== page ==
The total aerial spray ban ordinance, Avila said, will prove further the city as child and environment friendly.

“We want the Supreme Court to lift the Temporary Restraining Order (TRO) which was issued by the Court of Appeals in 2009,” Wangan barangay captain Crispin Alcomendras said.

Alcomendras said they want the TRO lifted so people can live happily in the community and in harmony with the environment. (Editha Z. Caduaya, Mindanao Daily Mirror)

Aerial spraying in two barangays

February 13th, 2015 by

THE aerial spraying of pesticides is still being carried out in banana plantations in at least two barangays in Davao City, an environment group has reported.

Mamamayan Ayaw sa Aerial Spraying (Maas) president Dagohoy Magaway said the barangays are Dacudao and Subasta in Calinan District, and both are located in the city’s watershed areas.

He said Subasta is in the Talomo-Lipadas Watershed where the city sources its drinking water.

Another environment group, Interface Development Interventions Inc. (Idis), earlier found traces of pesticides in air and water samples taken from four areas in the Talomo-Lipadas and Panigan-Tamugan watersheds.

These watersheds are the current and future sources of drinking water for the city.

“The aerial spray knows no boundaries, it goes where the wind currents takes it. When it settles down on our rivers and springs, it threatens our water supply and the health of everyone who drinks from it,” Magaway said.

Magaway also pointed out that communities surrounding the two barangays have reported cases of the pesticide drift reaching them.

Maas and its support groups are calling for the immediate implementation of Davao’s Watershed Code, which has provisions banning aerial spraying in the designated environmentally critical areas (ECA) of the watersheds.

“We will work with what we have. Right now, it is the Watershed Code, which is currently being implemented, that allows us to protect Talomo-Lipadas, Panigan-Tamugan and other watersheds from contamination by toxic chemicals released through aerial spraying. Even as the Ban AS ordinance awaits final resolution, the campaign to eradicate aerial spraying continues,” Magaway said.

Maas is commemorating the eighth year of the passage of Davao’s landmark Ban Aerial Spraying Ordinance.

“This is the eighth year that we are commemorating the ordinance despite the fact that the Supreme Court has yet to resolve with finality the legality of its implementation in Davao City,” he said.

“Even so, the fact that this ordinance has been passed should send a strong signal to the remaining plantation companies still practicing aerial spraying that the local government is serious in upholding its people’s right to health and a clean environment,” he said. (Arianne Casas, Sunstar Davao)

Plantations in watersheds need permits, clearances

August 3rd, 2014 by

DAVAO CITY – PRIVATE and big corporations who want to convert watershed areas of Davao City into plantations must secure government permits and clearances, Mayor Rodrigo R. Duterte said.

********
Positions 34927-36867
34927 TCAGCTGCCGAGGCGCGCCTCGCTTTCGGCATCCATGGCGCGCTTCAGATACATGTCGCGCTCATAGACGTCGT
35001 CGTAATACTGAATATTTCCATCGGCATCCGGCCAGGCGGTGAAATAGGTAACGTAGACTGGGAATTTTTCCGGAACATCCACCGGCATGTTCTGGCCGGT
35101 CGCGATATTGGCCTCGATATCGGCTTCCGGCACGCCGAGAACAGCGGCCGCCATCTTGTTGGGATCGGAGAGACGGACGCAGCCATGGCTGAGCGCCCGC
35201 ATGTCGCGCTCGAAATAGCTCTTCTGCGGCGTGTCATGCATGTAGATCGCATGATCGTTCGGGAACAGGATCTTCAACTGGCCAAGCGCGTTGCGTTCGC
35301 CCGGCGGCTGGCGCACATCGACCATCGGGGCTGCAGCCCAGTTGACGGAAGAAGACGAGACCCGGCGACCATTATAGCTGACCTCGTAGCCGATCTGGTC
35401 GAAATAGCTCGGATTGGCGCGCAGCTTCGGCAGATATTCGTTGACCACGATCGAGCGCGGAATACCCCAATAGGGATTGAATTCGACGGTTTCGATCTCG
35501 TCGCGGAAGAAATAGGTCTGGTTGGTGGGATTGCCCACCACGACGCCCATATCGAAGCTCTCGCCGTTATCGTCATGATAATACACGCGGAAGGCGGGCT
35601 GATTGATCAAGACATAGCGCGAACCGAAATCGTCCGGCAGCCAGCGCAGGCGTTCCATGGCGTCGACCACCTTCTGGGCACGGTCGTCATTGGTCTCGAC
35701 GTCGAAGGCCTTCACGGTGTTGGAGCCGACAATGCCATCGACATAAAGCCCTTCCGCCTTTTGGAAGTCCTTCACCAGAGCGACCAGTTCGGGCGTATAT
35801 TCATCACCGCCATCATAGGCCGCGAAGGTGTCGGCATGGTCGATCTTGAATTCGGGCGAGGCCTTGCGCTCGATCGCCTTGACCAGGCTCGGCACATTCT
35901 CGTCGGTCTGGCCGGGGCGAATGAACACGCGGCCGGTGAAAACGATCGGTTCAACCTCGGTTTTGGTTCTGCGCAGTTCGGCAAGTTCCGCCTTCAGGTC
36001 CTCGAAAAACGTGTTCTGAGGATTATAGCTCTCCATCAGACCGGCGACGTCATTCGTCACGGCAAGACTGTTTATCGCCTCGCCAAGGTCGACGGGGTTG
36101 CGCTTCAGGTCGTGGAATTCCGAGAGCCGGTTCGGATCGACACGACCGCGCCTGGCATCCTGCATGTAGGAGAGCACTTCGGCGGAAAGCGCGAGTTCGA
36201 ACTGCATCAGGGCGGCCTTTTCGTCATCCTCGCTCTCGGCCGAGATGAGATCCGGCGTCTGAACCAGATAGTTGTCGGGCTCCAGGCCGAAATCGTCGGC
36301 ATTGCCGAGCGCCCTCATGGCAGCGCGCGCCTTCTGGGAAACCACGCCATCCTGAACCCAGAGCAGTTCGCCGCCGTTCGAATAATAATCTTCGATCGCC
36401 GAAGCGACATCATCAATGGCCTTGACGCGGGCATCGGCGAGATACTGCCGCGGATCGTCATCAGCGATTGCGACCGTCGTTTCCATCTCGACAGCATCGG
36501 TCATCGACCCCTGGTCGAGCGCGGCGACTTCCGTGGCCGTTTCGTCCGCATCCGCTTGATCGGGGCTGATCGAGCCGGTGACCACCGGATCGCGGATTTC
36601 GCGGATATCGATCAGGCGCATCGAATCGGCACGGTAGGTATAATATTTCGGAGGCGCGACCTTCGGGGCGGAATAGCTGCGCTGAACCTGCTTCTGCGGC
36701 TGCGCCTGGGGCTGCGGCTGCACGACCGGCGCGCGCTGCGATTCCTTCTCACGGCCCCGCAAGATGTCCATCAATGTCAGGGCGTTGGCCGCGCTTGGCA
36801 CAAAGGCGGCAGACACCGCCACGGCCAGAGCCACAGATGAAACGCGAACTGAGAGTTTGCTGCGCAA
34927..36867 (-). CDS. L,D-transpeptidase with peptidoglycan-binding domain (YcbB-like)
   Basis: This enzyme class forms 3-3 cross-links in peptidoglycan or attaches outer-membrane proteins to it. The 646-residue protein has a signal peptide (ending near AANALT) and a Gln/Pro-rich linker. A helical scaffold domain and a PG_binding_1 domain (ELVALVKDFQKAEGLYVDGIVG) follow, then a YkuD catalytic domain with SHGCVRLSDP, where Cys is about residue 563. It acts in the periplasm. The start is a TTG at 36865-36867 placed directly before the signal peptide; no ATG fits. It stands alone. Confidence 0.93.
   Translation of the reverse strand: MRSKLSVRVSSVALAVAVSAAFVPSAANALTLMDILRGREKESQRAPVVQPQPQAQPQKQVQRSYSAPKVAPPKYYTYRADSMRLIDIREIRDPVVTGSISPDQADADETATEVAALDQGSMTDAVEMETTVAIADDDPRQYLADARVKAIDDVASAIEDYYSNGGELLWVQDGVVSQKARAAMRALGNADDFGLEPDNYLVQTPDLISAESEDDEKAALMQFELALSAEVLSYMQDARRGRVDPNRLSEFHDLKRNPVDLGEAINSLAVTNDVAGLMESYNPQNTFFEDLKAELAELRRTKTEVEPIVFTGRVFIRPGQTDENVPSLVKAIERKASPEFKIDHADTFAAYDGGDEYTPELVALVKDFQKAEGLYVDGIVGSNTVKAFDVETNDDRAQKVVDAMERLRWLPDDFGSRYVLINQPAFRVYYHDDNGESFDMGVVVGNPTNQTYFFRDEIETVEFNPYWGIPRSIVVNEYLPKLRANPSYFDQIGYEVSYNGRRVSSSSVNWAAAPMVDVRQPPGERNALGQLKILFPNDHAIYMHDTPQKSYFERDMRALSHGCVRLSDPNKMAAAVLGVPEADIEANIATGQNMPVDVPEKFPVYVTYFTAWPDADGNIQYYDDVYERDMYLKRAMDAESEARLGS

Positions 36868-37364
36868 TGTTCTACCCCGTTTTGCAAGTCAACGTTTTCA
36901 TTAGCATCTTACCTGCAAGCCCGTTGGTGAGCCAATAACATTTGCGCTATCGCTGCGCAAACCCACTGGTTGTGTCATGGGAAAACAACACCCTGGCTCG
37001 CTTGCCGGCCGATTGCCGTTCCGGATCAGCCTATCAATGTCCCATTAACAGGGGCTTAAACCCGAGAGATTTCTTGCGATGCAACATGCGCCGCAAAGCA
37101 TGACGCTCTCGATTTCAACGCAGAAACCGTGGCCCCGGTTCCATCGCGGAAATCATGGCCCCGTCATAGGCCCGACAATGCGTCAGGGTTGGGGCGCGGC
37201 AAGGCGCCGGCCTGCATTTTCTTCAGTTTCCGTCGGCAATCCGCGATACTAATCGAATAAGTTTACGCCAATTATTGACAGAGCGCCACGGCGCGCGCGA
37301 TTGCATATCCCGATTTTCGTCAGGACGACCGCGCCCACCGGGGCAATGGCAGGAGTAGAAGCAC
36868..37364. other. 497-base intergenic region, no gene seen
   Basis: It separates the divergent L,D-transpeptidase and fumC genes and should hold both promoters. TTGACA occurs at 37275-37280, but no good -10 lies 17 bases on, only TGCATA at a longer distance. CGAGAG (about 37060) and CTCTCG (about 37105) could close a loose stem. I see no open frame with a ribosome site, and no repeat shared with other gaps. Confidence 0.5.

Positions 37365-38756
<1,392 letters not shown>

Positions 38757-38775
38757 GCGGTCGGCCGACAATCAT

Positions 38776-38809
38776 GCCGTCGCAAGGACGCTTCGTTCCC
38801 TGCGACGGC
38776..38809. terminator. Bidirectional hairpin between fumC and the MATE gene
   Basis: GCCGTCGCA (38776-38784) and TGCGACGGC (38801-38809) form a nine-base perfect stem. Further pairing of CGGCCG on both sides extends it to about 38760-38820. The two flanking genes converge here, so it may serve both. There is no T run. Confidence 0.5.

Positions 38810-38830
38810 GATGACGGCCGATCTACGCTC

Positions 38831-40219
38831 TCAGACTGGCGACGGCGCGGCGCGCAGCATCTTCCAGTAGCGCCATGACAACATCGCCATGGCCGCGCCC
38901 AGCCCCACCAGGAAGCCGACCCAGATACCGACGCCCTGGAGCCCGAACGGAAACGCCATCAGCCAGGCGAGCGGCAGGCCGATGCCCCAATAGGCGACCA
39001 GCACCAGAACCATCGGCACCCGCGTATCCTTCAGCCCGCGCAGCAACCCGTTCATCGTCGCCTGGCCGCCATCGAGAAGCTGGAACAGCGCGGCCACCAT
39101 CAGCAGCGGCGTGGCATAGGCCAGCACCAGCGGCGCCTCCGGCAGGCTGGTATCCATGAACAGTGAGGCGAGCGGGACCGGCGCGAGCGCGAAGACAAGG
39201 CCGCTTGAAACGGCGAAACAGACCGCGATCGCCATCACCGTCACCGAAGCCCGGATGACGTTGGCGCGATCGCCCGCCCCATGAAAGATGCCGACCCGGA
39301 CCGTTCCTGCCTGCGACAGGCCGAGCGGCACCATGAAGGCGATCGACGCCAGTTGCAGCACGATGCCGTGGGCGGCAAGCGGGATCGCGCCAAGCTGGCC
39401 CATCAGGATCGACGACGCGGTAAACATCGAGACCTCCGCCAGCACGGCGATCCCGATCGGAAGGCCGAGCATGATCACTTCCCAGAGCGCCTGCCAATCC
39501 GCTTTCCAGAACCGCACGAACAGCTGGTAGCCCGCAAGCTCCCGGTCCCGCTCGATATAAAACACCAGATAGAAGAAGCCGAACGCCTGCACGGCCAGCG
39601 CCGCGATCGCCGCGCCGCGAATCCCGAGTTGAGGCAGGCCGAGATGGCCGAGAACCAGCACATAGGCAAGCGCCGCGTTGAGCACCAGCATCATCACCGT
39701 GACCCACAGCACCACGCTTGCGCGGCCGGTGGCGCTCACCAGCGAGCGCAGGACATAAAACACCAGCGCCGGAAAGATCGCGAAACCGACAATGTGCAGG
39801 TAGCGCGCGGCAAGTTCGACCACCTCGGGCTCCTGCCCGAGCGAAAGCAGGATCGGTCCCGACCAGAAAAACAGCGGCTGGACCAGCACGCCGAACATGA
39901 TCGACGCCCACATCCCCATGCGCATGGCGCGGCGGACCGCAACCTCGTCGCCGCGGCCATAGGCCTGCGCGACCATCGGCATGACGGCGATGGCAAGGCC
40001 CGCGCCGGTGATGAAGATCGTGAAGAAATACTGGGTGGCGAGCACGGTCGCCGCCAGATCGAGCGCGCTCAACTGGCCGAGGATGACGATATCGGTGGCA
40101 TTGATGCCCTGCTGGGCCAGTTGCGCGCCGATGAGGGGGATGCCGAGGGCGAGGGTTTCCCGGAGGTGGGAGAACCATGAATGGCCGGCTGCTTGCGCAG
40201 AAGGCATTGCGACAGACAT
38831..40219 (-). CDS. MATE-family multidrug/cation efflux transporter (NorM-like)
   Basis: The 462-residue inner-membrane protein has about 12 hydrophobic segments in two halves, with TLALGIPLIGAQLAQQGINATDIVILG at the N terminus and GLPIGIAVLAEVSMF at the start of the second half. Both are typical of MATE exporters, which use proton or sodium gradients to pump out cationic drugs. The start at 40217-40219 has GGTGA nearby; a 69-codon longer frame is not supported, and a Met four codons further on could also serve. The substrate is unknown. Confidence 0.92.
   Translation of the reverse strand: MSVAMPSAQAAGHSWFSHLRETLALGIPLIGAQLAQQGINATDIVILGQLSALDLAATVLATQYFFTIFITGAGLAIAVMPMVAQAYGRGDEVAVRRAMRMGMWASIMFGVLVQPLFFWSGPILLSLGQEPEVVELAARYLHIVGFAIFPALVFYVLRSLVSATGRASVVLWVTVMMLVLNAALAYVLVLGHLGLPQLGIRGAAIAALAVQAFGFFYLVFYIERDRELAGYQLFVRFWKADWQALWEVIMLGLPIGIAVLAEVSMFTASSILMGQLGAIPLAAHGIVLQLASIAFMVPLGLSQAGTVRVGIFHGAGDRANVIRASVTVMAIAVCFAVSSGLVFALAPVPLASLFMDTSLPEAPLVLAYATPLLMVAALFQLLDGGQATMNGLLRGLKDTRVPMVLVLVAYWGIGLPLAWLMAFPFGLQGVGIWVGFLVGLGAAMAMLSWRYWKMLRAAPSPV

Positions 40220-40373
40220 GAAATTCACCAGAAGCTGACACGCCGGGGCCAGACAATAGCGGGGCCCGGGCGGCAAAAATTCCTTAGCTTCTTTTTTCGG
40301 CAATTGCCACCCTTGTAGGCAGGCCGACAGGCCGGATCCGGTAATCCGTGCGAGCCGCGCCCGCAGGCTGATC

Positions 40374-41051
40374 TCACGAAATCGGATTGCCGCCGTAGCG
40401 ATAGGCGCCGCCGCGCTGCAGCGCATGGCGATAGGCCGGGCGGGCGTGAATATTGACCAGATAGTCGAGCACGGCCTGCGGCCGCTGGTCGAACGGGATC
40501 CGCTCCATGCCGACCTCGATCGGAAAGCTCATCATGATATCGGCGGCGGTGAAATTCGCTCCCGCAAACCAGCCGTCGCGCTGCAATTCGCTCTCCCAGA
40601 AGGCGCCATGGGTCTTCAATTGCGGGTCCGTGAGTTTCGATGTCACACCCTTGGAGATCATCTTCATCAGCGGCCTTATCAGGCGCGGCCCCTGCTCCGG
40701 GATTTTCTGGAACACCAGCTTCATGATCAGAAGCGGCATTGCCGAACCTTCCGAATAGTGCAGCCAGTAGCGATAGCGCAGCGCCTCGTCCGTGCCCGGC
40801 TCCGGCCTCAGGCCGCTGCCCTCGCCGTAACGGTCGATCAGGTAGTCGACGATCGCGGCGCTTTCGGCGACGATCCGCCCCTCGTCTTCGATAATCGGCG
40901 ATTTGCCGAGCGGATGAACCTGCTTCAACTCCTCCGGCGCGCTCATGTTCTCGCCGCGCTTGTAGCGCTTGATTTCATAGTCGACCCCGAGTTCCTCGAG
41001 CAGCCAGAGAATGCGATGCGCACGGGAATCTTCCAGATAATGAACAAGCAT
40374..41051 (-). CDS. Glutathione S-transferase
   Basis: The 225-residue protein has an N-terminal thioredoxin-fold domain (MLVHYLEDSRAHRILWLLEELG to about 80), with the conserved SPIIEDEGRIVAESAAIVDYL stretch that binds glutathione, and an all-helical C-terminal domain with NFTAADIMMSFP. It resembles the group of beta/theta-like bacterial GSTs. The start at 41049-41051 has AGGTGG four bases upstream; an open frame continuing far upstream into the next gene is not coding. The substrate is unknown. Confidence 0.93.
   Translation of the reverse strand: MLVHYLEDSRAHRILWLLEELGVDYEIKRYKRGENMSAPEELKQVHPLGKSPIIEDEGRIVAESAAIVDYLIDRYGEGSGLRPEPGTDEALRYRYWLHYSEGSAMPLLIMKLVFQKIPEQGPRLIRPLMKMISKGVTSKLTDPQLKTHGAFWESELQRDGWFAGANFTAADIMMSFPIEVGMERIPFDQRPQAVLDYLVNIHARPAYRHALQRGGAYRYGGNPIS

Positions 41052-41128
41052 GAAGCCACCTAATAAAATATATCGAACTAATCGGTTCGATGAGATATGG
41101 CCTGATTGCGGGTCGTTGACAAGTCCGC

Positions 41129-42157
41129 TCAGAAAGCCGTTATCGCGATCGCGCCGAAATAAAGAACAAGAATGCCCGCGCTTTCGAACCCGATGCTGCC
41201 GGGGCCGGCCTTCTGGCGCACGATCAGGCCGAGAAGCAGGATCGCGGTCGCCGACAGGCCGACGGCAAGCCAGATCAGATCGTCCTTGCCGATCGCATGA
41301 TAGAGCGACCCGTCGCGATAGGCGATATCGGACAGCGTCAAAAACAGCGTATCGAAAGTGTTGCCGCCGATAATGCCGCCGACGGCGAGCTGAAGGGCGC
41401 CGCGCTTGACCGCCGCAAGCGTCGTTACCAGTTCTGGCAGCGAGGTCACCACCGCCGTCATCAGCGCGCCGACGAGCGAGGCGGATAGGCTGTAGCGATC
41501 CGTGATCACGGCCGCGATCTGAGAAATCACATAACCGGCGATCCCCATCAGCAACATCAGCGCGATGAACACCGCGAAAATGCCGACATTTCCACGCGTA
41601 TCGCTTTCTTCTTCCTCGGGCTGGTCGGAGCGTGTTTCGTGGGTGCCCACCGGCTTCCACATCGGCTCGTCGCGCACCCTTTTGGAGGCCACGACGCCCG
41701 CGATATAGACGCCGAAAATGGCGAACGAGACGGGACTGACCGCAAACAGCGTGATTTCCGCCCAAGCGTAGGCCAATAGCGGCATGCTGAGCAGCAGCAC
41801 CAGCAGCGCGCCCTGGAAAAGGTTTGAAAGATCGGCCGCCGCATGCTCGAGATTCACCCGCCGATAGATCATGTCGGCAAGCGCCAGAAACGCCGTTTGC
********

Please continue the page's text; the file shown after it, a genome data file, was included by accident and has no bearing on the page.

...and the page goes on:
Duterte on Sunday issued the reminder after Sun.Star Davao columnist and Davao City Water District (DCWD) board of director Serafin “Jun” Ledesma called the attention of the city mayor through his weekly column.

“We really prohibit expansions in watershed areas. Naay balaod ana (There is a law) and it is enforced. Ug naay gusto mutanom o mugamit ug yuta (If anyone wants to utilize that land), it has to be delineated sa terrain analyses and they have to get a clearance. Otherwise, it would be a violation of law to proceed without a clearance,” Duterte said during his Gikan sa Masa, Para sa Masa Sunday.

He also said he will ask the City Environment and Natural Resources Office (Cenro) to look into the areas and determine whether violations are committed.

Ledesma, in his column published on July 22, said “I have it from veritable source that a multinational banana corporation had developed some 200 hectares of land adjacent to Tamugan River and its tributaries.

This is a serious issue in the backdrop of the plan of the city government and of the Davao City Water District to tap the surface water of Tamugan.”

He said the corporation should stop its activity in the area and reforest the area, instead.

“I am urging Mayor Rodrigo Duterte to issue an order stopping corporate farms from converting recharge areas or watersheds of Davao City’s aquifers to monocrops. Their failure to comply with the directive of the city council to put up buffer zones should the more deter them from invading watersheds or anywhere beside Tamugan river and tributaries,” Ledesma said.

These allegations were confirmed by Duterte. He said corporate and even individual who are into agricultural farming operates in prohibited areas.

Duterte reminded the public “not to tinker with the watershed areas” since the spray being used goes straight to the river.

“Wala na tay underground water karon, naa pa pero dili mahatag ang supply nga panginahanglan sa syudad. So we have to tap the surface water and protect the watershed. Mao na dapat naay buffer zone especially in Tamugan (Our underground water is being depleted, there’s still some but no longer enough to provide for the whole city. Thus the need for a buffer zone in Tamugan),” he said.